# --no-motd: Most servers have an motd, we don't need to see it so have rsync ignore it.
# --stats: Give us some extra file transfer stats. Good during an interactive session.
# --exclude=<pattern>: Ignore directories matching <pattern>. In this case, testing, kde4 and SRPM (source rpms).
# --log-file=: Log output to the temporary file we created above.
rsync -aP --no-motd --stats --delete --exclude=*testing --exclude=*kde4 --exclude=SRPM* --log-file=$TMPFILE /home/ftp/pub/linux 2>/dev/null
# get the return value from rsync and assign it to RETVAL for later use.
# Did rsync terminate without errors?
if [[ $RETVAL -ne 0 ]]; then
# NO, there was a problem with rsync. Write a FAILED notice to our log file, then exit.
printf "\n********** `date +'[%A %b %d %Y] - [%r]'` **********\n" >> $LOGFILE
case $RETVAL in
1)      REASON="Syntax or usage error";;
2)      REASON="Protocol incompatibility";;
3)      REASON="Errors selecting input/output files, dirs";;
4)      REASON="Requested  action  not supported";;
5)      REASON="Error starting client-server protocol";;
6)      REASON="Daemon unable to append to log-file";;
10)     REASON="Error in socket I/O";;
11)     REASON="Error in file I/O";;
12)     REASON="Error in rsync protocol data stream";;
13)     REASON="Errors with program diagnostics";;
14)     REASON="Error in IPC code";;
20)     REASON="Received SIGUSR1 or SIGINT";;
21)     REASON="Some error returned by waitpid()";;
22)     REASON="Error allocating core memory buffers";;
23)     REASON="Partial transfer due to error";;
24)     REASON="Partial transfer due to vanished source files";;
25)     REASON="The --max-delete limit stopped deletions";;
30)     REASON="Timeout in data send/receive";;
35)     REASON="Timeout waiting for daemon connection";;
*)      REASON="Undefined error";;
printf "Repository update FAILED with error code $RETVAL: $REASON\n" >> $LOGFILE
# YES, rsync finished without errors.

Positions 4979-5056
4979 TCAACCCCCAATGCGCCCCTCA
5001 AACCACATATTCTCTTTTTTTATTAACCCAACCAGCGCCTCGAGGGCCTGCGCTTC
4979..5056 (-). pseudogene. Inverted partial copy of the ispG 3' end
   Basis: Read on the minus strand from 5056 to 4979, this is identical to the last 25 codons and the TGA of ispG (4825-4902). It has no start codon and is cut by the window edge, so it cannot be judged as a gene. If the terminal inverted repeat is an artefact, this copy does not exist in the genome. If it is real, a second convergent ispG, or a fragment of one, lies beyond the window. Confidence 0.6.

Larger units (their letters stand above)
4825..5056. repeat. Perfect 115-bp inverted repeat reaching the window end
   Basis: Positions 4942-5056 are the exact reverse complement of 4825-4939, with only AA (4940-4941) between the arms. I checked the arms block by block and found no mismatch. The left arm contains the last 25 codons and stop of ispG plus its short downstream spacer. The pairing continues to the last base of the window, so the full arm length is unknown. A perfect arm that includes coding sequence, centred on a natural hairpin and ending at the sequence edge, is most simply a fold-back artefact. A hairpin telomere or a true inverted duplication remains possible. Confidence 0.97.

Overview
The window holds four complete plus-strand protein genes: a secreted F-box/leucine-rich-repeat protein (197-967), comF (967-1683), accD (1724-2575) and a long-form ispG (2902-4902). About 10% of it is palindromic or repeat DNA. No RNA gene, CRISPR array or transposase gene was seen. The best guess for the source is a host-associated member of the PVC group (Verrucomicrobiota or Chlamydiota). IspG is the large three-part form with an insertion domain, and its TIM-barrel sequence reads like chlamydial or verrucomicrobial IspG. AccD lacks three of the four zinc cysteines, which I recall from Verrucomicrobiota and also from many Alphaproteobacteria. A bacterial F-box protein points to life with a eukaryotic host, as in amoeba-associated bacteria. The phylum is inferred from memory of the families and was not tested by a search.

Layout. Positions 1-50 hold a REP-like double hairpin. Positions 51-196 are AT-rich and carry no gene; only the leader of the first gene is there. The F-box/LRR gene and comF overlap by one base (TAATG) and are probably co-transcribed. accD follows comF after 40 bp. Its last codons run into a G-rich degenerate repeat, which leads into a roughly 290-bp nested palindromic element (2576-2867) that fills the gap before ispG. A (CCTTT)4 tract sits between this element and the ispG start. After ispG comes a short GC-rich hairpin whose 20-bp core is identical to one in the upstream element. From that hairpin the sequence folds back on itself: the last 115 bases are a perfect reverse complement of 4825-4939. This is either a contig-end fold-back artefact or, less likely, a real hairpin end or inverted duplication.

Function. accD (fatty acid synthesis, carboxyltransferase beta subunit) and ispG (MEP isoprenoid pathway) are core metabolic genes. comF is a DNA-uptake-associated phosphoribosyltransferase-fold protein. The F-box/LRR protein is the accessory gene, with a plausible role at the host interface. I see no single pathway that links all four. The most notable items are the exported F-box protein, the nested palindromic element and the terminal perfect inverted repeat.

# get the number of package files transferred.
TRANSFERRED=`cat $TMPFILE | grep -c .rpm`
# Were any files transferred durning this update?
if [ $TRANSFERRED -gt "0" ]; then
# YES, we had some files transferred.
# Add a note to the logfile detailing the current time and the number of files transferred.
    printf "\n********** `date +'[%A %b %d %Y] - [%r]'` **********\n" >> $LOGFILE
    printf "Repository update SUCEEDED with $TRANSFERRED files transferred.\n" >> $LOGFILE
printf "Number\tSection\t\tFilename\n" >> $LOGFILE
echo "-------------------------------------------" >> $LOGFILE
# NO, there were no files transferred durning this update.
# No need to add a note to the log file.
# Call the cleanup function which will terminate this script after some housekeeping.
# Since we had some files transferred, we will parse our temp file line by line to get the filenames.
cat $TMPFILE | while read line
# Does this line have .rpm in it (denoting a package file)
FILE=`echo $line | grep .rpm`
if [ ! -z "$FILE" ]; then
# YES, lets increment our counter by 1 then write that number along with the section and filename transferred to our log file.
FILE=`echo $FILE | awk '{ print $NF }'`
SECTION=`echo $FILE | cut -d'/' -f3`
FILENAME=`basename $FILE`

Step 3

Now that I had the repository downloaded and ready to go, I needed to set up an ftp server to make the files available to all of my machines.

I started by installing vsftpd from the repositories.

After doing some reading on the vsftpd configuration file, I opened /etc/vsftpd/vsftpd.conf with kwrite and added:

*Change the text in bold to the location of your FTP.

# Allow anonymous FTP? (Beware - allowed by default if you comment this out).
# I want a read only anonymous ftp.





I set vsftpd to start when the computer is turned on through PCC -> System -> Manage system services by enabling or disabling them. I opened Synaptic on my other machines, and went to "settings" -> "repositories", unchecked the default repository, then clicked "New."

Distribution: pclinuxos/2010
sections: main extra nonfree kde gnome

Click "Ok", then "Reload." You should now have your very own PCLinuxOS repository that keeps itself up to date.

*NOTE: is the IP address I manually assigned to my spare machine. I used FTP as my means of serving the repository, but its not the only method available.